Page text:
My friend Ted sells marine forklifts. He and his boss recently went to a marina to close a large transaction. Ted looked around the marina and said to the customer “I’m not going to sell you this lift.” Both Ted’s boss and his customer were stunned. He followed up with “You would really grow your business if you had two lifts, one for the front and one for the back.” Ted took a gamble, he embraced risk rather than running from it, and he ended up selling two forklifts that day.

Risk Management is a systematic approach to minimizing an organization's exposure to risk. A risk management system includes various policies, procedures and practices (like insurance) that work in unison to identify, analyze, evaluate, address and monitor risk.

Risk is with us in everything we do. Virtually every decision we make every day weighs up alternatives and their possible consequences. Should we approve this deal? Will this vendor be in business a year from now? What are the consequences of putting off that phone call until tomorrow?

In leasing, as in life, we take risks everyday. However it’s the job of the sales rep to risk getting rejected, failing and being humiliated so that they can get the rewards of success, security, comfort and adventure.

Knowledge, skills and motivation are the three ingredients of a successful salesperson. You could have all the leasing knowledge in the world, but if you don’t take a risk and go out and apply those skills with purposeful actions you’re not helping the customer, yourself or the industry. Salespeople have to talk to strangers and they have ask for what they want. Many salespeople are excited about venturing into the unknown. They are stimulated by the challenge of meeting their goals. When their goals are reached, their self-image is enhanced. However, there is another group of salespeople who want to hide. They are afraid of taking a chance. They don’t want any face time with the customer, they’d rather stay safely behind voicemail and email. This is easy to do in an up economy, just go for the low hanging fruit. But when times are tough, sales people can’t hide. They have to go out of their comfort zone and find opportunities, this is risky business.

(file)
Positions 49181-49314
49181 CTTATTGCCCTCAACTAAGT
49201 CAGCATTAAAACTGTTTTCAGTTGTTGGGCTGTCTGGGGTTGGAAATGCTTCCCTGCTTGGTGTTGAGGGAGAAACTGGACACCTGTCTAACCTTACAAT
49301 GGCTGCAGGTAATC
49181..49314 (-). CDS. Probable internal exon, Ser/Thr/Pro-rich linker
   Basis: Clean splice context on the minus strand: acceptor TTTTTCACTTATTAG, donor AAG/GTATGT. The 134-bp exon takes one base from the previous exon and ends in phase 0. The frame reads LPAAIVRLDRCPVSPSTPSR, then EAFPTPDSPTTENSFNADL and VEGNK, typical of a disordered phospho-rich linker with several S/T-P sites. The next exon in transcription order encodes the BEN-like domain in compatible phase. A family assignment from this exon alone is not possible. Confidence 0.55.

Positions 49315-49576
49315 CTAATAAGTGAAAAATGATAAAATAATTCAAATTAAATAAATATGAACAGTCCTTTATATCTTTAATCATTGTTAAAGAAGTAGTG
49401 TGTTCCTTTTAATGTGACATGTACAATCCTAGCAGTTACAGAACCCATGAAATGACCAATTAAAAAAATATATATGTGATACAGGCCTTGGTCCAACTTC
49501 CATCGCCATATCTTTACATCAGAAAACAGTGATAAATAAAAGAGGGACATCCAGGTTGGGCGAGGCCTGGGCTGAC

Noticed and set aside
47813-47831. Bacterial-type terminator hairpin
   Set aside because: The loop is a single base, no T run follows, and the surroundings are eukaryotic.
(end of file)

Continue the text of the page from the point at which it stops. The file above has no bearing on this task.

The definition of insanity is doing the same thing over and over and expecting a different result. Step out of the insanity! If you keep prospecting in the same way and you’re not getting the results you want, it’s time to take a risk and make some changes. Go off the path. Push yourself to encounter the unexpected, meet new people, and get your creative juices flowing. To be clear, I’m not talking about reckless behavior, like texting while driving or unscrupulous or destructive behavior. I’m advocating doing something different that makes your heart beat a little bit faster, and makes you grow as a sales person. I think people have an inborn risk meter that’s set within a certain range. You don’t have to go over your meter’s limit or undertake extraordinary risk to get more sales. Just stretch yourself and tackle a challenge that forces you into unfamiliar territory.
Sometimes we don’t take a chance because we’re afraid of failing - but in order to have more success, you need to be willing to accept more failure. Choose one risk you’ve wanted to take for a while and just do it. Don’t over plan, over think, or over analyze the process. Just take the risk for the sake of risk taking.